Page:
Suddenly a loud squawking sound erupted in my ears. I jumped and floundered, thrown off balance. My body stood in one place with the majority of my senses several yards away. I stumbled in the water as I pulled everything in and opened my eyes.
Several sandpipers ran on the shore, nipping at each other and squawking. I slapped the water loudly and they all turned to face in my direction, stunned to see us there. The birds scuttled off in search of a morning meal.
I sighed and looked to see my mother and cousins all still standing with their eyes closed. Jocelyn held her hands a foot above the water, which arched from the surface in a stream to her outstretched fingers.
Show off. I knew if Mom saw her, she’d get a lecture. We were only supposed to do our water arcs in situations where we couldn’t touch the ocean ... like in a boat speeding through the water. Not when the surface was easily accessible and where a passerby could see you doing it. But Jocelyn liked to practice all the time, perfecting her technique.
Not wanting to interrupt them, I closed my eyes and decided to try it. I visualized the saltwater streaming up like a fountain to my hands. Once I felt the cool water running over my fingertips, down to my palm, and back to the water, I attempted to extend my senses through the flow. The arc stopped and the drops all splashed down the surface.
Crap. I could not get the hang of this. It felt like my head split in two – one part trying to lift the water and one part sending my senses down into the ocean.
I turned and made my way out of the water. The dress clung to my legs, cool in the crisp morning air. Goosebumps crept up my arms again and I pulled a towel out of the neat stack at Diana’s feet. I quickly rubbed at the lower half of my body, pulled off the dress, and wrapped the towel around my torso.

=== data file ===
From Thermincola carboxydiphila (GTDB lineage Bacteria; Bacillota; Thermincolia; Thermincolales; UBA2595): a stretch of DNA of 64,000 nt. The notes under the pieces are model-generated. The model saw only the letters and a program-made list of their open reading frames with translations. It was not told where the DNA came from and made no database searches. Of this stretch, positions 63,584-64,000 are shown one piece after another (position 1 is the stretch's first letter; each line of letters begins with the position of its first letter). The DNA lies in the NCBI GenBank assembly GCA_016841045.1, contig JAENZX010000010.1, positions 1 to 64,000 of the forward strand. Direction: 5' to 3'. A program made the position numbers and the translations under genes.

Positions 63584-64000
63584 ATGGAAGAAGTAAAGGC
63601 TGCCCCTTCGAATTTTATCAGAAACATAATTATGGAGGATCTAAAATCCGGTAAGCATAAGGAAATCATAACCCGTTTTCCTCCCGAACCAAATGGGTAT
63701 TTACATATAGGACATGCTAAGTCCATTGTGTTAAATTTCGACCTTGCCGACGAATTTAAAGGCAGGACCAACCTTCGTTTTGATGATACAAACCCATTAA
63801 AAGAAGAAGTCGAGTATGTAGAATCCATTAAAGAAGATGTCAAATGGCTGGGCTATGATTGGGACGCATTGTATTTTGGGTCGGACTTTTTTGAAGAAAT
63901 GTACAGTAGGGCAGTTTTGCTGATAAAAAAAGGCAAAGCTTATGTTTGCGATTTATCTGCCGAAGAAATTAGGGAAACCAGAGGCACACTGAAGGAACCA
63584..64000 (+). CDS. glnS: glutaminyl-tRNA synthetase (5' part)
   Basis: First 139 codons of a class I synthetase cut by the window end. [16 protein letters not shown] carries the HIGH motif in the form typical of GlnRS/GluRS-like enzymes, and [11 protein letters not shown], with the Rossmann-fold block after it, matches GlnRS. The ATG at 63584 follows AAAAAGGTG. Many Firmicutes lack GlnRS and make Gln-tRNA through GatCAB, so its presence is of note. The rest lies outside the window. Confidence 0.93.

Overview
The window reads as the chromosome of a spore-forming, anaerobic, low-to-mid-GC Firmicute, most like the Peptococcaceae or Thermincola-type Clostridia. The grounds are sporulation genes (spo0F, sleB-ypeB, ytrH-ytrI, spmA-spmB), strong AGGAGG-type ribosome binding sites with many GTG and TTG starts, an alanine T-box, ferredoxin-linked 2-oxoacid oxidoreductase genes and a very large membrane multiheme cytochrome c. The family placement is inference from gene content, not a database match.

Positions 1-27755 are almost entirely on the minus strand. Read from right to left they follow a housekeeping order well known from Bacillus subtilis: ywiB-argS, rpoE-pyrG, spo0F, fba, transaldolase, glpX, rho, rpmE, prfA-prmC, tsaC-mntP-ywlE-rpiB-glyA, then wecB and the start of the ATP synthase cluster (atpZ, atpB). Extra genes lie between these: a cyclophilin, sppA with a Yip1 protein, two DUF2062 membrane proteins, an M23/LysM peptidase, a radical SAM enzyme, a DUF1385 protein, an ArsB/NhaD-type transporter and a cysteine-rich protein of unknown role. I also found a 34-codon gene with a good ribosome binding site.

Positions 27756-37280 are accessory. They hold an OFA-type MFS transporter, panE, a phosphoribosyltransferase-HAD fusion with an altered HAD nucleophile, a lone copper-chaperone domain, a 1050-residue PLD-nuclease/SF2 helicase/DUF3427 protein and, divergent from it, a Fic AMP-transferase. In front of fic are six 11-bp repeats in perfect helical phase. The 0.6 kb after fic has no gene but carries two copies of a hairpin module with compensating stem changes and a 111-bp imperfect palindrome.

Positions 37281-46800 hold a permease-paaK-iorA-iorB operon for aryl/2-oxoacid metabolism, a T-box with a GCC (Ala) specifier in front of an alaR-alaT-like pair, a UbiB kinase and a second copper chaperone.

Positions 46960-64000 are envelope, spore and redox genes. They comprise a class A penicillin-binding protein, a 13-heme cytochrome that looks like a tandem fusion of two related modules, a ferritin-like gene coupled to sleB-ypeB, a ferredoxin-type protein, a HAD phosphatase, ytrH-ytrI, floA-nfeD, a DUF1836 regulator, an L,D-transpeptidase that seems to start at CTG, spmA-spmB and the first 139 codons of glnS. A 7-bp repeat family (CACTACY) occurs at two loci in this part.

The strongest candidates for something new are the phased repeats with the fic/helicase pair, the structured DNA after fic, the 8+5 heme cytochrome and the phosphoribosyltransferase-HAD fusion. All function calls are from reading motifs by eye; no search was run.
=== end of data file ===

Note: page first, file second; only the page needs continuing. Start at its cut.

Sitting on the shoreline, I waited as, one by one, they all came out of the water.
“Well. That’s not good.” Mom slumped down next to Diana, pulling her into her lap. She took a few deep breaths and then looked at each of us in turn. “What did you see?”
“Two things. Red tide and the lobsters,” I said. “I noticed a group over there.” I pointed offshore in the direction where I had seen the dying animals.
“There are more over there,” Sophia raised her finger in the opposite direction.
“The acid level is very high in these waters,” Mom said, stroking Diana’s hair as she shifted in her sleep. “A lot worse than before.”
Sophia’s head snapped around. “Seriously? This sudden?”
My mom nodded.
“I thought we had more time,” Jocelyn murmured. “Nothing like this happened with … before.”
“Before what? What’s going on?” I asked, unable to follow the conversation. What were they talking about? Was Jocelyn hiding something?
“Nothing.” My mom shook her head. “I think there was a bout of acid rain recently, which could have caused the bacterial strain. It’s a good thing we’re here though. I’ll need to do a bit of testing to get the exact numbers so we can manipulate the PH level higher. In the meantime, Maya, I want you to come out here every couple days. Spend time acclimating to the animals. Get them used to you. Do anything you can to keep them calm and at ease. At the very least, we need to keep them breeding.”
“What about the red tide?” Jocelyn asked.
“I’ll keep an eye on it. It wasn’t here before and algal blooms can go away on their own. I’d rather not have to mess with that if we’re going to be manipulating the water along the coastline. If it doesn’t decrease, I’ll have Maya help me with it.”